Gleaning, an ancient practice where a farmer allows locals to harvest crops with no market value, is gaining traction as an answer to today’s food waste crisis. It is estimated that retailers reject 20-40% fresh produce because it fails to meet their tough cosmetic standards. But new initiatives in the UK, the US and France aim to boost the value of these discards.
Gleaning Network UK, set up by the food waste campaign Feeding the 5000, coordinates farmers and volunteers to harvest fresh, surplus food for redistribution charities. The long-term ambition is to change “the market to make gleaning impossible”. Founder Tristram Stuart says “we want to create a demand in the market for wonky fruit and veg” by influencing the public’s perception.
Gleaning helps highlight the lunacy that so much fresh food is binned, explains Dan Crossley, Executive Director of the Food Ethics Council. “It also shows that cosmetically imperfect food is not just edible but valuable.”
Who will pay for it, and how much, remains to be seen. The potential growth of gleaning could be limited by too great a dependence on volunteers. However, the Californian start-up FoodStar aims to prove the monetary value of ‘cosmetically challenged’ food by marketing it in mainstream retailers.
“We intervene and try to market this perfectly edible and nutritious produce”, says Stuart Rudick from FoodStar. “There is nothing wrong with the produce – it’s not waste. It’s a perception issue; we are working hard to change this so that more produce is consumed in the fresh state”, rather than being further processed, used as animal feed or sent to landfill.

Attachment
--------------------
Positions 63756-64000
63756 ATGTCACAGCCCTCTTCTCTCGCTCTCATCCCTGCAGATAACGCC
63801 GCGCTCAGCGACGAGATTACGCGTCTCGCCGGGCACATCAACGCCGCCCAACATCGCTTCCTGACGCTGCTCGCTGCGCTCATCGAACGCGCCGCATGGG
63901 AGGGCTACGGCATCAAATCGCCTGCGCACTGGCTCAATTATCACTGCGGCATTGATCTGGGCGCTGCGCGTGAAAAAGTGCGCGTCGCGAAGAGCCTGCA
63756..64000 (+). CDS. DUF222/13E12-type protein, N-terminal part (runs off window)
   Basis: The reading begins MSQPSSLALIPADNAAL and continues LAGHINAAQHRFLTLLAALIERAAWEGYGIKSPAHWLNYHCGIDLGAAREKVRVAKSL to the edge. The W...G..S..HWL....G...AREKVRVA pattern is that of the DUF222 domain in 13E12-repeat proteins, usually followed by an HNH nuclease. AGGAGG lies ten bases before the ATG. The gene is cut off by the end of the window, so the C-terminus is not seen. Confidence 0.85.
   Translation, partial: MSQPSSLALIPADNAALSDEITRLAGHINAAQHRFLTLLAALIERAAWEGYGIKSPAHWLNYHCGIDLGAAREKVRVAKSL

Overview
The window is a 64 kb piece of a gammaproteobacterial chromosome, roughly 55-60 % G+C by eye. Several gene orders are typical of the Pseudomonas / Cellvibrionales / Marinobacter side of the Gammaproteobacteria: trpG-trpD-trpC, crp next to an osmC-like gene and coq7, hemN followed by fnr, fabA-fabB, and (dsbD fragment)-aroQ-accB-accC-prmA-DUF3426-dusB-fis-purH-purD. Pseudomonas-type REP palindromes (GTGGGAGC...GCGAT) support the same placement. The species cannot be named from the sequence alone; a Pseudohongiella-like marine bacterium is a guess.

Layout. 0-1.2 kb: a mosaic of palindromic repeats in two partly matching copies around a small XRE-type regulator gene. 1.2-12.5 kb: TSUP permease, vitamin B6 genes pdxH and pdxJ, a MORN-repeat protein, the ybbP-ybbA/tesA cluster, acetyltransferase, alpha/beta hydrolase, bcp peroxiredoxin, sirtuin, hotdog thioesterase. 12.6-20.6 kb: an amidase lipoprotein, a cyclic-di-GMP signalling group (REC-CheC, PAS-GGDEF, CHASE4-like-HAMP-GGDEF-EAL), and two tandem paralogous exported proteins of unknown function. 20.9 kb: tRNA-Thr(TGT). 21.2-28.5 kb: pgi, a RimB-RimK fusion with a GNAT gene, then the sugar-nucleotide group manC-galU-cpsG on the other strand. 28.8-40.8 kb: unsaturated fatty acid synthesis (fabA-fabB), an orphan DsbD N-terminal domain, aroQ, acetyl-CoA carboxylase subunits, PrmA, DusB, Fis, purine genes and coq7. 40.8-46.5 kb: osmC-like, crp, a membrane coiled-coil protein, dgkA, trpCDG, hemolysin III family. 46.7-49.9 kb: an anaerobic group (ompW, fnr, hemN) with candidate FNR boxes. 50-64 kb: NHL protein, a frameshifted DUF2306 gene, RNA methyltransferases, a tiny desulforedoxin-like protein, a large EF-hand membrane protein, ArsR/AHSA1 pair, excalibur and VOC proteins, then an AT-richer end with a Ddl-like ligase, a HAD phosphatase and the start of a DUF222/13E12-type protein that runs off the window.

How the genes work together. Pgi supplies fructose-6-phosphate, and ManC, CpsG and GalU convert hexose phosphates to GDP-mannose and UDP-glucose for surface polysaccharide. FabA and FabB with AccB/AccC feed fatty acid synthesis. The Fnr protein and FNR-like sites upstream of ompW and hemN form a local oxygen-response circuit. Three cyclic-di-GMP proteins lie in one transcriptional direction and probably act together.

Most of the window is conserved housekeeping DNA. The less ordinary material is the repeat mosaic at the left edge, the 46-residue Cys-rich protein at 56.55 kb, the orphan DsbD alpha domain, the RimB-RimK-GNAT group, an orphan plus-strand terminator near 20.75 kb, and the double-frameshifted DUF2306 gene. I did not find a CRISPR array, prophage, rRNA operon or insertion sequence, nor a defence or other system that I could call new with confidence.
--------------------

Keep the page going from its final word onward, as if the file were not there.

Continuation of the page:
FoodStar finds farmers with surplus food, and brings the produce to supermarkets to sell at bargain prices. It then alerts members – who have signed up online – where and when the food will be available. The aim is to help consumers access inexpensive, nutritious produce, while giving the farmers fair prices. In its first month, FoodStar sold over $3,000 of surplus apples and sweet potatoes. Rudick is confident that the supply of produce can support large volumes, and is looking to expand the platform to more supermarkets.
The new trend in gleaning comes at an opportune moment. “People now understand that looks are not necessarily an indicator of the quality”, explains John Gregson, Senior Manager at Waitrose. Waitrose operates a system called ‘flexing the specs’ in buying its own produce. Weather and harvests are analysed, and optimum cosmetic and sizing standards are altered accordingly, so farmers can bring as much to the shelf as possible. – Olivia James
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